Faure, M. (1995). South African Journal of Physiotherapy, 5(3), 49-51.
This article was reviewed by Charlotte Hoium, doctoral physical therapy student at the University of Minnesota.
It is available free of charge by request to Dignity-Danish Institute Against Torture by emailing email@example.com.
Background: In this brief article, a description of a four day long training seminar about physical therapy and torture was made, as well implications for physical therapy education are made. Special considerations for treating torture survivors are described.
Possible Implications for Physiotherapy Education:
- Signs and symptoms of injuries sustained by deliberate violence may present similarly to injuries sustained in sports or accidents
- Often, torture survivors have been forced into strained positions for long periods of time, or been subjected to a prolonged physically or psychologically stressful situation
- “Submarine” torture can lead to chronic pneumonia or bronchitis; “falanga” leaves wounds on the soles of feet similar to those sustained from walking long distances barefoot or in poor footwear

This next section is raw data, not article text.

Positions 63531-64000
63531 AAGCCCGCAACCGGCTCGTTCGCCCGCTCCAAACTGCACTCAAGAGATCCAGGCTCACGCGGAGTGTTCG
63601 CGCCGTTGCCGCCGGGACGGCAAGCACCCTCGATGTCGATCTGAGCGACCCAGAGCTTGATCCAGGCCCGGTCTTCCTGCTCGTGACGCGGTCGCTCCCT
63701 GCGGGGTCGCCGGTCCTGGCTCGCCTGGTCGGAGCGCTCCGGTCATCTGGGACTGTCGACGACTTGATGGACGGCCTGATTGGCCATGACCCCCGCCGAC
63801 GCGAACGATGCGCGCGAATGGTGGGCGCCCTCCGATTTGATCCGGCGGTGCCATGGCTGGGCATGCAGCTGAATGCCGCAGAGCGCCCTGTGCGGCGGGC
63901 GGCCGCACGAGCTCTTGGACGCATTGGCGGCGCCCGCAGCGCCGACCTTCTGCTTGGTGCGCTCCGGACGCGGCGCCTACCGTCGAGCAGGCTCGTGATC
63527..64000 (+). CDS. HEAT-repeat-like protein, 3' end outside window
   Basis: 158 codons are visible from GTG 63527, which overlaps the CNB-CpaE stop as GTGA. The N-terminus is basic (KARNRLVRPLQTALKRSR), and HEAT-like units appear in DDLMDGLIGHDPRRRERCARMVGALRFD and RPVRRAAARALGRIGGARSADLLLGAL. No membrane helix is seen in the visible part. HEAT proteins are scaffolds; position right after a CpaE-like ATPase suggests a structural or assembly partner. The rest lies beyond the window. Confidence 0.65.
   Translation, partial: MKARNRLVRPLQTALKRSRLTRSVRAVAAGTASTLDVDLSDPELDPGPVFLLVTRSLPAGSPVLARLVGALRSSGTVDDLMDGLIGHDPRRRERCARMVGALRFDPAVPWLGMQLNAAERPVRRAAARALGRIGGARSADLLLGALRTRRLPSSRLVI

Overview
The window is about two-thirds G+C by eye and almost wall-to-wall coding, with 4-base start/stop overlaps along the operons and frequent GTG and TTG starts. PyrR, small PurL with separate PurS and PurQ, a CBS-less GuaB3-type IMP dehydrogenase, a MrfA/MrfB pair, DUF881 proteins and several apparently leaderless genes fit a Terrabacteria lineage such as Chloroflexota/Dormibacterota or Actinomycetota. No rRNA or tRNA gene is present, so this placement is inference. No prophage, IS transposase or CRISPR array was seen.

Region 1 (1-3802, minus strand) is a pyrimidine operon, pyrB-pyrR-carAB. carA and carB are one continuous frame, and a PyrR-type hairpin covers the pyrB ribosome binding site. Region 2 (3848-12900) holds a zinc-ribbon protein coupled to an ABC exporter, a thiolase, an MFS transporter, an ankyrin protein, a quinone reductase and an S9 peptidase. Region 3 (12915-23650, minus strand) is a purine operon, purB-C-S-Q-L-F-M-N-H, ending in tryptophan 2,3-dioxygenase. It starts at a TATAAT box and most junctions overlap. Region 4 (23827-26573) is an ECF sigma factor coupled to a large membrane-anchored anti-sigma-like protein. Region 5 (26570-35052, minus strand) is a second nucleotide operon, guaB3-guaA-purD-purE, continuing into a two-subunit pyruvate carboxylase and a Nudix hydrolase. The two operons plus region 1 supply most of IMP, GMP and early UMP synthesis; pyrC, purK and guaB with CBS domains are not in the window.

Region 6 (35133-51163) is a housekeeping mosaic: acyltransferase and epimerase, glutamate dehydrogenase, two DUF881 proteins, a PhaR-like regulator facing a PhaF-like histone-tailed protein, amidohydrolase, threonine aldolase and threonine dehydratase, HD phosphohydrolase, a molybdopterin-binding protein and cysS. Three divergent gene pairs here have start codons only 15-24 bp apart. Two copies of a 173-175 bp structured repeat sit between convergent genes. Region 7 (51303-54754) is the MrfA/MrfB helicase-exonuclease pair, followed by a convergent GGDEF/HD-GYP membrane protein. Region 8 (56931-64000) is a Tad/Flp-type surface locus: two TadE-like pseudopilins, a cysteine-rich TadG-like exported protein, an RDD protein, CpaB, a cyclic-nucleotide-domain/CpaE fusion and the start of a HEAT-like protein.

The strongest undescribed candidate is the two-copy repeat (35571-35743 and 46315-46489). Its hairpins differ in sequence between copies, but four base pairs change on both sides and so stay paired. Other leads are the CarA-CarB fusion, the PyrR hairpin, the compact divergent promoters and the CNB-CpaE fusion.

- Are PTs effectively equipped to interview, examine and treat patients that have survived this? It would be appropriate to investigate at least the following aspects of training:
- Knowledge and skills taught in equipping PTs to evaluate and treat clients in situation as sensitive as described above
- Effectiveness of coping skills taught to students
- Knowledge of the history, political beliefs and social culture of the particular communities where students are placed
- Necessity for students to be informed on issues of Human Rights
- Need for research to be done to quantify the amount of clients who are victims of intentional violence and are being treated by PTs